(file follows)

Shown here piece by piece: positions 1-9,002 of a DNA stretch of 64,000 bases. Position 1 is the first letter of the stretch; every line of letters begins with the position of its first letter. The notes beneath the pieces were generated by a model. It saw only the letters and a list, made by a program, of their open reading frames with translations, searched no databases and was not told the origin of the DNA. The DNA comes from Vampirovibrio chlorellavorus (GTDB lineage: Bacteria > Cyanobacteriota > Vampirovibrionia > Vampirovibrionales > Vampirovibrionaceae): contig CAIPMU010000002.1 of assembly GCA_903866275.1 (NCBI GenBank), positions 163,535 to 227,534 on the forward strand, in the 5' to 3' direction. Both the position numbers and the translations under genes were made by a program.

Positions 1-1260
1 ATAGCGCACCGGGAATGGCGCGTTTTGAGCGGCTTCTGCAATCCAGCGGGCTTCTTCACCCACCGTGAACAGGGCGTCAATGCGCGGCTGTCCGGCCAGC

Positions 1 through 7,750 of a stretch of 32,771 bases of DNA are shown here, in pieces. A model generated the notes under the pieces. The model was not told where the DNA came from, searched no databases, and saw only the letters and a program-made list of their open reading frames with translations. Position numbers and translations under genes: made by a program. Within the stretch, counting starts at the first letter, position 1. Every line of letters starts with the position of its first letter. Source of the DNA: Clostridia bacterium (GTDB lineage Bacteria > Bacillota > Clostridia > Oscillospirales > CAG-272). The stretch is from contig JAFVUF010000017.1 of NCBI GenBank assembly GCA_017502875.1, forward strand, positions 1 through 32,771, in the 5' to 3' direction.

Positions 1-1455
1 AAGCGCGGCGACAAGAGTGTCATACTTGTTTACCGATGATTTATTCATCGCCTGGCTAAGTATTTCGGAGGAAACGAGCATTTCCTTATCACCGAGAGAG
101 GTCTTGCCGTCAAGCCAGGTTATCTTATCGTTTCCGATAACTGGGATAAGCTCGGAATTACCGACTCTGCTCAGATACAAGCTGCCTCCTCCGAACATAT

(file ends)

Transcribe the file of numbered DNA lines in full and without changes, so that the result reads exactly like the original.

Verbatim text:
Shown here piece by piece: positions 1-9,002 of a DNA stretch of 64,000 bases. Position 1 is the first letter of the stretch; every line of letters begins with the position of its first letter. The notes beneath the pieces were generated by a model. It saw only the letters and a list, made by a program, of their open reading frames with translations, searched no databases and was not told the origin of the DNA. The DNA comes from Vampirovibrio chlorellavorus (GTDB lineage: Bacteria > Cyanobacteriota > Vampirovibrionia > Vampirovibrionales > Vampirovibrionaceae): contig CAIPMU010000002.1 of assembly GCA_903866275.1 (NCBI GenBank), positions 163,535 to 227,534 on the forward strand, in the 5' to 3' direction. Both the position numbers and the translations under genes were made by a program.

Positions 1-1260
1 ATAGCGCACCGGGAATGGCGCGTTTTGAGCGGCTTCTGCAATCCAGCGGGCTTCTTCACCCACCGTGAACAGGGCGTCAATGCGCGGCTGTCCGGCCAGC

Positions 1 through 7,750 of a stretch of 32,771 bases of DNA are shown here, in pieces. A model generated the notes under the pieces. The model was not told where the DNA came from, searched no databases, and saw only the letters and a program-made list of their open reading frames with translations. Position numbers and translations under genes: made by a program. Within the stretch, counting starts at the first letter, position 1. Every line of letters starts with the position of its first letter. Source of the DNA: Clostridia bacterium (GTDB lineage Bacteria > Bacillota > Clostridia > Oscillospirales > CAG-272). The stretch is from contig JAFVUF010000017.1 of NCBI GenBank assembly GCA_017502875.1, forward strand, positions 1 through 32,771, in the 5' to 3' direction.

Positions 1-1455
1 AAGCGCGGCGACAAGAGTGTCATACTTGTTTACCGATGATTTATTCATCGCCTGGCTAAGTATTTCGGAGGAAACGAGCATTTCCTTATCACCGAGAGAG
101 GTCTTGCCGTCAAGCCAGGTTATCTTATCGTTTCCGATAACTGGGATAAGCTCGGAATTACCGACTCTGCTCAGATACAAGCTGCCTCCTCCGAACATAT